On the other hand, historical records indicate that Quirinius did not become governor of Syria until 6 AD, so Luke does seem to have a problem with his dates if he says Quirinius oversaw a census a dozen years earlier. We’ll come back to this problem in a moment, but first we need to note a few other objections to Luke’s story. Outside of his account, we have no evidence for an empire-wide census under Caesar Augustus. What we do know is that a typical Roman census would not have required Joseph to travel to Bethlehem, and Romans did not conduct censuses in client kingdoms like Herod’s. So, at first glance, both the dating and the description of Luke’s census seem implausible.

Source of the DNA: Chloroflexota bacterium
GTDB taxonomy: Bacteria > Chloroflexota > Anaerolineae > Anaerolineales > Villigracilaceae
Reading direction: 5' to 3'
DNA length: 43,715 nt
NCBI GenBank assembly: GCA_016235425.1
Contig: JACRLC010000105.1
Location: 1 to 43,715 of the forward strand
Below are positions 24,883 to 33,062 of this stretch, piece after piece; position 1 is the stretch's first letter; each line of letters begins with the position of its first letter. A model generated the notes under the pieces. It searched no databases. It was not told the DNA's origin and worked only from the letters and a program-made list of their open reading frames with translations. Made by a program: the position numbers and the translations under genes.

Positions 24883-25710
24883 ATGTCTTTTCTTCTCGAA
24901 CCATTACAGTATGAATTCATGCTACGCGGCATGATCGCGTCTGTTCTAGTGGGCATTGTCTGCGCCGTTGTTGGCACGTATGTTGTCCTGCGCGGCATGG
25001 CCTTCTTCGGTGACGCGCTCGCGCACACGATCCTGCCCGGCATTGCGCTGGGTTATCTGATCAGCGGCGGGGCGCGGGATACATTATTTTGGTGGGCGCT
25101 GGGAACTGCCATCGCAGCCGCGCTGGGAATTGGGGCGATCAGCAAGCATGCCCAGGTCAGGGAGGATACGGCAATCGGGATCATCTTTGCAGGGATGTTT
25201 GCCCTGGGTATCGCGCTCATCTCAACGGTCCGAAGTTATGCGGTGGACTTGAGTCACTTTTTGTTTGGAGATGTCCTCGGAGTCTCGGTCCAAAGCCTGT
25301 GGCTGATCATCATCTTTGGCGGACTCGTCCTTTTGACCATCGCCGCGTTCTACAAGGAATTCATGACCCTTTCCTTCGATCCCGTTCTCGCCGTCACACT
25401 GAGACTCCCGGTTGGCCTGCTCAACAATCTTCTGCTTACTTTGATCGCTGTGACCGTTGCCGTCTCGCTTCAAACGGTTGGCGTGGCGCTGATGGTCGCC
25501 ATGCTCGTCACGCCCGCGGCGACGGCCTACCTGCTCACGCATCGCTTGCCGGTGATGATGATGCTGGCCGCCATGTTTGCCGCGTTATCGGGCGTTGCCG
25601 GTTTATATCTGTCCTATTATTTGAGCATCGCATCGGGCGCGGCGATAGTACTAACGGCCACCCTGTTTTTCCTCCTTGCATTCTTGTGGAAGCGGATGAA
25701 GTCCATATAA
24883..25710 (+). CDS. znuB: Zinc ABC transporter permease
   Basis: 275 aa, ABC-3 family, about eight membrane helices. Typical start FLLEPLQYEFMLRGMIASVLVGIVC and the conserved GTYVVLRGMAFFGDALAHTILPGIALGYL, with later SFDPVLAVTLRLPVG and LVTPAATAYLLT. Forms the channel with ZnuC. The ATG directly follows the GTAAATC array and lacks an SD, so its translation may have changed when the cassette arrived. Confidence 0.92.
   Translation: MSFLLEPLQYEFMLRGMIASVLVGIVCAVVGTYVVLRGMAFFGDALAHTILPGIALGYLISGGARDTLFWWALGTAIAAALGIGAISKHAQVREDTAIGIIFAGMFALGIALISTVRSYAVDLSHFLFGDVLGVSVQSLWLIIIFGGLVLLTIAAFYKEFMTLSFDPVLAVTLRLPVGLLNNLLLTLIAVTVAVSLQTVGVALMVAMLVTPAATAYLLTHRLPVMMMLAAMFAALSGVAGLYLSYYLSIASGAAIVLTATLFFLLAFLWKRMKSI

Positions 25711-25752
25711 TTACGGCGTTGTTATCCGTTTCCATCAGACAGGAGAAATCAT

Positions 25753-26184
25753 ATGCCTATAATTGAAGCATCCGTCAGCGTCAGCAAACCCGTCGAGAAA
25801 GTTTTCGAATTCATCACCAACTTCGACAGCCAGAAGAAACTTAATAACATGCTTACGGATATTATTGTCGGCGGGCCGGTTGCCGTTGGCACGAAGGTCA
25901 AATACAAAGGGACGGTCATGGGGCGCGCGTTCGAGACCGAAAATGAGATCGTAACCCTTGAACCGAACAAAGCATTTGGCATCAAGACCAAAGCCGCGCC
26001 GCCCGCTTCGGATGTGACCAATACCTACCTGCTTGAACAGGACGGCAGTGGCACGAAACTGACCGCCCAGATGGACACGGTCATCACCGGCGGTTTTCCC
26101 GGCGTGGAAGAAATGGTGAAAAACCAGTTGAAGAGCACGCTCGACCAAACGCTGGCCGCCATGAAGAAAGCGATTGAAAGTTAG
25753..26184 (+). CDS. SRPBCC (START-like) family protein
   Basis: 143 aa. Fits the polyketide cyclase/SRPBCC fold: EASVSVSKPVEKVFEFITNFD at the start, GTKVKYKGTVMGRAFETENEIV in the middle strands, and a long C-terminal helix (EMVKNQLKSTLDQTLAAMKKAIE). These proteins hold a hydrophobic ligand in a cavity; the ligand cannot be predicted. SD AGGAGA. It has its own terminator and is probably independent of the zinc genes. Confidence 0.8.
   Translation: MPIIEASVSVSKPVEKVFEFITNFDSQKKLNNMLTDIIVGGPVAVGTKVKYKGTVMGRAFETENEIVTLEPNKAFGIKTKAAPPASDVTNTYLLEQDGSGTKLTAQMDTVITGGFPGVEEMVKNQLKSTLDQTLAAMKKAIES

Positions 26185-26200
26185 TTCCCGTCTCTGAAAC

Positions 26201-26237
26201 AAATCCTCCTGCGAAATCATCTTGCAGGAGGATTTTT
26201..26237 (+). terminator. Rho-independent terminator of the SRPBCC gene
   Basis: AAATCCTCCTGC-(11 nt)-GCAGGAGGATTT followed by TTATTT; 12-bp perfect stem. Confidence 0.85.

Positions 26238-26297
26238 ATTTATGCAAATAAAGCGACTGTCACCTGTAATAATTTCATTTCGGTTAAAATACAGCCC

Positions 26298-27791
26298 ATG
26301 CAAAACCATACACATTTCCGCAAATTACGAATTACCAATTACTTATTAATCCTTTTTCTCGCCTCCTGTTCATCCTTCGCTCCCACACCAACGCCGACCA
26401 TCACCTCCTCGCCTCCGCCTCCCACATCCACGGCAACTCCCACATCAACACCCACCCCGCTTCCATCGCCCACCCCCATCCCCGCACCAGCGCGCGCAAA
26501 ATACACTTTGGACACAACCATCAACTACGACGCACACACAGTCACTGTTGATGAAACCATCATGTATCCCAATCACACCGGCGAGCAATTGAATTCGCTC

As we consider this problem, we ought to start with two points. First, we are digging through very sparse data when we try to gather information about the ancient world. If archaeologists could not find any evidence (apart from the Bible) of the powerful Hittite civilization until the 19th century, it is safe to say that even important events may have little or no historical attestation. Secondly, we need to remember that, generally speaking, Luke’s historical accounts have been found to be remarkably accurate. Even from a secular perspective, his usual trustworthiness ought to win him the benefit of the doubt as long as what he records is not impossible.